Date Available


Year of Publication


Degree Name

Master of Science (MS)

Document Type

Master's Thesis


Agriculture, Food and Environment


Plant Pathology

First Advisor

Dr. Carl A. Bradley

Second Advisor

Dr. Lisa J. Vaillancourt


Disease management in winter wheat can be improved by a properly implemented foliar fungicide program. The fungicide, application time, and application system should be selected based on the host, pathogens present, risk of fungicide resistance, and time of disease onset. These factors vary among environments and require region-specific research to determine appropriate practices. Trials were conducted to evaluate different aspects of fungicide applications for managing Fusarium head blight (FHB), caused by Fusarium graminearum, and the Septoria tritici leaf blotch complex, caused by Zymoseptoria tritici and Parastagonospora nodorum. A survey of P. nodorum isolates from Kentucky and Illinois and Z. tritici isolates from Kentucky showed that both pathogen populations included strains that were resistant to quinone outside inhibitor (QoI) fungicides. Trials were conducted to determine the optimal fungicide application time to manage the Septoria leaf blotch complex, and whether disease management programs benefited from adding a foliar fungicide. The effect that sprayer speed, nozzle type, and configuration had on coverage of wheat heads and FHB management was evaluated. Applying alternative fungicide chemistries to the QoI class at Feekes 9 along with an application at Feekes 10.51 made with an appropriate nozzle and application speed will provide a more effective fungicide program for winter wheat in Kentucky.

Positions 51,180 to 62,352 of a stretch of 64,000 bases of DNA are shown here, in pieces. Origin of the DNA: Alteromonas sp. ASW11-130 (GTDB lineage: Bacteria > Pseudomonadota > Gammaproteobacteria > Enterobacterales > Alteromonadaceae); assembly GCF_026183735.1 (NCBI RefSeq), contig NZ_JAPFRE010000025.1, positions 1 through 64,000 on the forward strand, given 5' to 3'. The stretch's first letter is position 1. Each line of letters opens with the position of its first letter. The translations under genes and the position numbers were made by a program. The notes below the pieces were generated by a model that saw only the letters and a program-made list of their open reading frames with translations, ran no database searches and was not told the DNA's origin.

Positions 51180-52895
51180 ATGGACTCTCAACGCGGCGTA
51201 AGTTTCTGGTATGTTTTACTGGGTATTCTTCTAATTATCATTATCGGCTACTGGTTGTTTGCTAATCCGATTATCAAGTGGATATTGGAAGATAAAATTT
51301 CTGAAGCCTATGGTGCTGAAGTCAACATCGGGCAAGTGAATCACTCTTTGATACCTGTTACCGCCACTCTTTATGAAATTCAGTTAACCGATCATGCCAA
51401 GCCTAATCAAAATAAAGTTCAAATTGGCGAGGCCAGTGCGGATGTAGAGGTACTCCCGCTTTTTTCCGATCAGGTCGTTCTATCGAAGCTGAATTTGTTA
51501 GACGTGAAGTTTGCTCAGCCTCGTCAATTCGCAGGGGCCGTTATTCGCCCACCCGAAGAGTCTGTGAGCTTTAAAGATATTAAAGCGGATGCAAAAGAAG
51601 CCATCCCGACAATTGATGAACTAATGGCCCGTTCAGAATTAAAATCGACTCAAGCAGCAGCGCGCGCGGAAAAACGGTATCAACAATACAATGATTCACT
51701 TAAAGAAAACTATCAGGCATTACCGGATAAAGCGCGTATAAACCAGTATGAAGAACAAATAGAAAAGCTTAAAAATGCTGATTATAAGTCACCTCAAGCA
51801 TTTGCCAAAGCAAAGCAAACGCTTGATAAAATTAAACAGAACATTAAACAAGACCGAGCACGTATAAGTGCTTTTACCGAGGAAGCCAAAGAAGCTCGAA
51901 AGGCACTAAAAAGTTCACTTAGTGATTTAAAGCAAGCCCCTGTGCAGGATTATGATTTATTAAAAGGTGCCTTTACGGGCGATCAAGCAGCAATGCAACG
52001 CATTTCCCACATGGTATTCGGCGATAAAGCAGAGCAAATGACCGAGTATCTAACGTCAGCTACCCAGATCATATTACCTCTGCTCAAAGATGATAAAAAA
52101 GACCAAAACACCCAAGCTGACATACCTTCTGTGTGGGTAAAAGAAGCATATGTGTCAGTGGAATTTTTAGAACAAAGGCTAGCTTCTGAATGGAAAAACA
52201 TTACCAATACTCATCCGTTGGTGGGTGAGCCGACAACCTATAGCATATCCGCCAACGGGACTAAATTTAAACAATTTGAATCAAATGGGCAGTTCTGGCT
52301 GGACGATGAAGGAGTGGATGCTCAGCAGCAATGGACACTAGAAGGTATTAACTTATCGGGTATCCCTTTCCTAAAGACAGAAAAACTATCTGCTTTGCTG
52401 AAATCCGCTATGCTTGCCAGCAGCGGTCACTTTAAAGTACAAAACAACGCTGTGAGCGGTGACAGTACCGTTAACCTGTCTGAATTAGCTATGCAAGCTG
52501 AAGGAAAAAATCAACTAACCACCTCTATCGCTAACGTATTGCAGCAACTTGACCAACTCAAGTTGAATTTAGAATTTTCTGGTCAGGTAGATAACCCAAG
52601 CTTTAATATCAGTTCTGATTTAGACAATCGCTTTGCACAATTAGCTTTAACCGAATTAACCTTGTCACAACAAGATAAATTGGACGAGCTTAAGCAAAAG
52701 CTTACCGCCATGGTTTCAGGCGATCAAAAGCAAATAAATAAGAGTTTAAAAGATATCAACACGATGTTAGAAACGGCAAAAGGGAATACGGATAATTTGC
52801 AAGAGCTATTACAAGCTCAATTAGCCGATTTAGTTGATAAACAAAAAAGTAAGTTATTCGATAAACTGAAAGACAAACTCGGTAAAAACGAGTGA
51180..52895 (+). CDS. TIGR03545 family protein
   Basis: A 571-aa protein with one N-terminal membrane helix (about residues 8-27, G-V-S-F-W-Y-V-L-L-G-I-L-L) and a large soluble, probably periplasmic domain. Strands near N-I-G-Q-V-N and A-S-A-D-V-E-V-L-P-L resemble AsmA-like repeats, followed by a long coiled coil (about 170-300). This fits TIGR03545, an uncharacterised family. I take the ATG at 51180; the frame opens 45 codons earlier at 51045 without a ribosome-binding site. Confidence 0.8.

Digital Object Identifier (DOI)